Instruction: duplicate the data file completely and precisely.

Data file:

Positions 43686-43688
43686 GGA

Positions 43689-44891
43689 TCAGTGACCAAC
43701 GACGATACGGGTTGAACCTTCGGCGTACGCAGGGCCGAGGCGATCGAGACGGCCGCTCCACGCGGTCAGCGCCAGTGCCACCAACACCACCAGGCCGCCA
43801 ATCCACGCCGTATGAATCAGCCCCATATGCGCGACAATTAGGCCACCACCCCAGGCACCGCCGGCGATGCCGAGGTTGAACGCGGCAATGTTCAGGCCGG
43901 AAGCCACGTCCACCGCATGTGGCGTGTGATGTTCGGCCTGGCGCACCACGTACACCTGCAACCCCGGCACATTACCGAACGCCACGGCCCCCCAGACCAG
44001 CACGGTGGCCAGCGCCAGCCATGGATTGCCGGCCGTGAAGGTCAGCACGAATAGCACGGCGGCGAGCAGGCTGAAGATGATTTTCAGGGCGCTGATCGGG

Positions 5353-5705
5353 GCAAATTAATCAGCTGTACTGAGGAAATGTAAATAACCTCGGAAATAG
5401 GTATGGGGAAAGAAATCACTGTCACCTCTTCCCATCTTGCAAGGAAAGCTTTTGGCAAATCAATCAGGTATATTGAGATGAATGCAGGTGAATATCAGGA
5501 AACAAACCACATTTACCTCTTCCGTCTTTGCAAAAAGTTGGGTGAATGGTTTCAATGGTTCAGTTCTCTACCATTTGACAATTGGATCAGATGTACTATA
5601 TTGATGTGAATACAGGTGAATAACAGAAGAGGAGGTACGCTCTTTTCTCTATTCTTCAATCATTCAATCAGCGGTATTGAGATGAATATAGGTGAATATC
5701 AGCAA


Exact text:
Positions 43686-43688
43686 GGA

Positions 43689-44891
43689 TCAGTGACCAAC
43701 GACGATACGGGTTGAACCTTCGGCGTACGCAGGGCCGAGGCGATCGAGACGGCCGCTCCACGCGGTCAGCGCCAGTGCCACCAACACCACCAGGCCGCCA
43801 ATCCACGCCGTATGAATCAGCCCCATATGCGCGACAATTAGGCCACCACCCCAGGCACCGCCGGCGATGCCGAGGTTGAACGCGGCAATGTTCAGGCCGG
43901 AAGCCACGTCCACCGCATGTGGCGTGTGATGTTCGGCCTGGCGCACCACGTACACCTGCAACCCCGGCACATTACCGAACGCCACGGCCCCCCAGACCAG
44001 CACGGTGGCCAGCGCCAGCCATGGATTGCCGGCCGTGAAGGTCAGCACGAATAGCACGGCGGCGAGCAGGCTGAAGATGATTTTCAGGGCGCTGATCGGG

Positions 5353-5705
5353 GCAAATTAATCAGCTGTACTGAGGAAATGTAAATAACCTCGGAAATAG
5401 GTATGGGGAAAGAAATCACTGTCACCTCTTCCCATCTTGCAAGGAAAGCTTTTGGCAAATCAATCAGGTATATTGAGATGAATGCAGGTGAATATCAGGA
5501 AACAAACCACATTTACCTCTTCCGTCTTTGCAAAAAGTTGGGTGAATGGTTTCAATGGTTCAGTTCTCTACCATTTGACAATTGGATCAGATGTACTATA
5601 TTGATGTGAATACAGGTGAATAACAGAAGAGGAGGTACGCTCTTTTCTCTATTCTTCAATCATTCAATCAGCGGTATTGAGATGAATATAGGTGAATATC
5701 AGCAA